One more tangent (just not the last, related to this post): Jeff Fuchs just made some interesting comments about varied inputs leading to sheng character in that tea group I admin for, International Tea Talk, in this post comment:
What my own experiences have been based on have been as much about chatting to locals as they have my own palate experiences. Generally, I'd agree that 'if' all tea was produced (and stored) equally, there are some definite qualities from the more natural environments. I'd agree that they tend to have some softness initially, but carry a second hit at the back of the mouth and tongue, which for me feels like some strength, though the flavours are mild. The 'qi' factor I'd also say carries through more in these natural environments into the bloodstream. Many will say that the Bulang Mountains have some of the most intense red/orange clays of southern Yunnan's tea regions that also affect the mineral and vegetal contents which we may or may not feel.
Another factor that isn't talked about much is the varietal of the Big Leaf. In Yiwu and parts of Jing Mai, a smaller leaf and generally milder version of the leaf dominate, and thus are known for more mild profiles than the larger 'Menghai' leaves. So much too in the Mandarin vernacular of descriptives that isn't yet widely translated that link the soil, the finish, the initial hit on the palate. Have to say that generally I'm a fan of the Menghai zone of growth and what comes out of the genuinely unmolested mountains. One last little thought from a local buyer in Jing Hong...he mentioned that generally speaking Yiwu teas needed more time to age (if one is interested in aged teas) than did the Menghai offerings.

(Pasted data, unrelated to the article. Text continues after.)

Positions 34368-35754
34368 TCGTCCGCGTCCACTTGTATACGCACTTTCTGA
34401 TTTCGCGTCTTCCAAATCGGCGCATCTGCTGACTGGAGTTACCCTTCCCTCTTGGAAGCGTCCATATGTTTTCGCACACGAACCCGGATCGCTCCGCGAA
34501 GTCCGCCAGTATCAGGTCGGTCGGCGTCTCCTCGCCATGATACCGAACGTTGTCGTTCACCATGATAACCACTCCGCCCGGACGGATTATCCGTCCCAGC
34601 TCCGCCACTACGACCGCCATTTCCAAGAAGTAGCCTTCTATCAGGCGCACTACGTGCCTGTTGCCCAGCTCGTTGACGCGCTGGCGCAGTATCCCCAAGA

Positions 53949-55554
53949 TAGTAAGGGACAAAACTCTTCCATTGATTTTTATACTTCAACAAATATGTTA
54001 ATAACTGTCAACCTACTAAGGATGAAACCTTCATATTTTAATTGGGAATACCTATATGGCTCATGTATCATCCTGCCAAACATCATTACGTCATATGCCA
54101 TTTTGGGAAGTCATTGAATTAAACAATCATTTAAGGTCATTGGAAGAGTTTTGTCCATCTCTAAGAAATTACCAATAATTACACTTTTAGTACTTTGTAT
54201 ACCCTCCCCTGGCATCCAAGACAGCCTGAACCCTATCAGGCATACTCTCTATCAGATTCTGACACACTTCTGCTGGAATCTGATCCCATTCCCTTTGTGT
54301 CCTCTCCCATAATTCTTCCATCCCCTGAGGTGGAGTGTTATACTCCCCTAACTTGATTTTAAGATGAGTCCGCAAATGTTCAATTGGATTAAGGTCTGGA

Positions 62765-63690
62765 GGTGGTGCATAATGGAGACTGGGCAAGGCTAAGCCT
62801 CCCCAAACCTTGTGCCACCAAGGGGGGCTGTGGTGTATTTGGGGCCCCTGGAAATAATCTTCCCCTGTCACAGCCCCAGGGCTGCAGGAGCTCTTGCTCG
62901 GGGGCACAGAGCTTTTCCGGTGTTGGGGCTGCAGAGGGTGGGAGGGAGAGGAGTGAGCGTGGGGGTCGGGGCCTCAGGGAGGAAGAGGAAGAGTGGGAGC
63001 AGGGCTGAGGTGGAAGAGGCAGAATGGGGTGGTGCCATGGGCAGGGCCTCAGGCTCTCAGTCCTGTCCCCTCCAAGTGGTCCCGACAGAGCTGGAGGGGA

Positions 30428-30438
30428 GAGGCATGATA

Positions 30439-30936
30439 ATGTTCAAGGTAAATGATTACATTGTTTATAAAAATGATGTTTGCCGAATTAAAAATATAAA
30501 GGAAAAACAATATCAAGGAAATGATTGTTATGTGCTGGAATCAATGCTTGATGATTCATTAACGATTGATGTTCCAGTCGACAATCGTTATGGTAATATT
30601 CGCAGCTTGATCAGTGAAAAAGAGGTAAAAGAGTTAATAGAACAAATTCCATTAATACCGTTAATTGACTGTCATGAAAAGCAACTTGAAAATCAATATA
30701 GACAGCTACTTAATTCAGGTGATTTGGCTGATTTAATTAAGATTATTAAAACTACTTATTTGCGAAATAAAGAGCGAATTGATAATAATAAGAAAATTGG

If you don't know who Jeff Fuchs is you might look into that; he helped found a tea business, and has written some interesting book and blog content, and recently he's better known for "The Tea Explorer" documentary about the living history of tea.
Jeff Fuchs with a Tibetan Elder (credit the Tea and Mountain Journals)
Conclusions, and a bit about perfume
Not much for conclusions; those teas were nice though.
I gave them another longer infusion and they really are fading. When people brag of how a tea can stand up to a dozen or more infusions one of two related things may be going on: they might be using a really high proportion of tea (as I tend to), and flash infusions, or a more typical proportion and but they've just adapted to drinking the tea brewed very lightly, again infused fast. In my experience it's normal to prefer teas brewed lighter over time; there's a natural transition to being able to experience the aspects better that way, with practice. Or if someone appreciates feel and aftertaste more than flavor maybe not; they might then continue to go with stronger, longer infusions to accentuate that, at the cost of not optimizing the flavor of the tea.
All that talk of perfume had me look into the subject a little, not in any way that connected directly back to this tasting, but it was interesting, and the themes overlap with tea description. A sample of some very introductory ideas on it from Wikipedia sketch out where the range of ideas leads: